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Paramount Pictures and a group of production companies are being sued by four production assistants from films including The Wolf of Wall Street over what they say were punishing working conditions, the Los Angeles Times reports.

The results, according to the suit, were pretty gross.

"Due to limitations on their ability to leave their assigned locations, many of the plaintiffs are forced to urinate and defecate into bottles and buckets in their vehicles," the lawsuit says.

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The assistants, who served as on-set drivers and parking attendants, further allege they were not paid overtime despite working up to 100 hours a week. And they accuse the studios of denying them on-set food and forcing them to continuously run their cars to stay warm.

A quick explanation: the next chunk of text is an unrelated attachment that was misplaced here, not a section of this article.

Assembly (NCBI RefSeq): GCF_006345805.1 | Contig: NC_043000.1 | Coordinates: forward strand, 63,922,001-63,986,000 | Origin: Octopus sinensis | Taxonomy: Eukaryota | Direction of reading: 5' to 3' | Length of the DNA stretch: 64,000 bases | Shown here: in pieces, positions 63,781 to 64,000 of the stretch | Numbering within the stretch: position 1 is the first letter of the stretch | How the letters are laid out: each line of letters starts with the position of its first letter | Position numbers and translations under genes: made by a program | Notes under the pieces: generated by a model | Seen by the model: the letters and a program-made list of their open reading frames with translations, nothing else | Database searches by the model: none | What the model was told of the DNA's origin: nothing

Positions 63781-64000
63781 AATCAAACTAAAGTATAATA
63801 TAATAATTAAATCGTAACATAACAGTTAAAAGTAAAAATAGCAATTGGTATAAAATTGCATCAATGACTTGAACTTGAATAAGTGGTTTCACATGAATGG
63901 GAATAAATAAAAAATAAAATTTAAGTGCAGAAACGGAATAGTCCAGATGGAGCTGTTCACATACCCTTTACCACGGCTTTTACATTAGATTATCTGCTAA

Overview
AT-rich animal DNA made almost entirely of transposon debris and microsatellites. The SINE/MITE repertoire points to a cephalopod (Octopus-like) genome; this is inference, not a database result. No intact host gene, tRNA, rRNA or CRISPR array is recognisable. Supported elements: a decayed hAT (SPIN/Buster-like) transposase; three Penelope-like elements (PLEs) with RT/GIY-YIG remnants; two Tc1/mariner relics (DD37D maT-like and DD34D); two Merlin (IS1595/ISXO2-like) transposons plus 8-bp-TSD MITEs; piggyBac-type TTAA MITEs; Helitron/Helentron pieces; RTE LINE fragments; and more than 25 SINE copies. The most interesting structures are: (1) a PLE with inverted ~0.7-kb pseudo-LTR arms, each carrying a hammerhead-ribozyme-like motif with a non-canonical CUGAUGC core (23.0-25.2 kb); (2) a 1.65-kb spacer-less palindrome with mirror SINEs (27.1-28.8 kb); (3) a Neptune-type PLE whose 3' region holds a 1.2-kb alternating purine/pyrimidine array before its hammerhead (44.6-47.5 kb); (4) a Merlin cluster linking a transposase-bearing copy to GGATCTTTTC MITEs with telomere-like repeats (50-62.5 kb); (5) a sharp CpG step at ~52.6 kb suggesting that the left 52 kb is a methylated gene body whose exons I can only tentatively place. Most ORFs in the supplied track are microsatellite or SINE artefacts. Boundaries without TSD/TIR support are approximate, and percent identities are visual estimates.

Paramount did not immediately respond to a request for comment.

The suit echoes a 2012 Vulture article by producer Gavin Polone, who describes that for many off-camera workers, a Hollywood set job is "extreme."

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"The average below-the-line worker (the budgetary classification for those who aren’t producers, directors, actors, or writers) has to be there every day and make a middle-class wage," he wrote. "Twelve hours of work and a twelve-hour turnaround should be mandated and instituted immediately on all film and television productions, period."

In fact, the so-called 12-on 12-off movement, which calls for a limit of 12 hours of work followed by 12 hours of time-off, just lost its biggest supporter: Director Haskell Wexler, who founded nonprofit organization 12 On 12 Off, just died.

Rob covers business, economics and the environment for Fusion. He previously worked at Business Insider. He grew up in Chicago.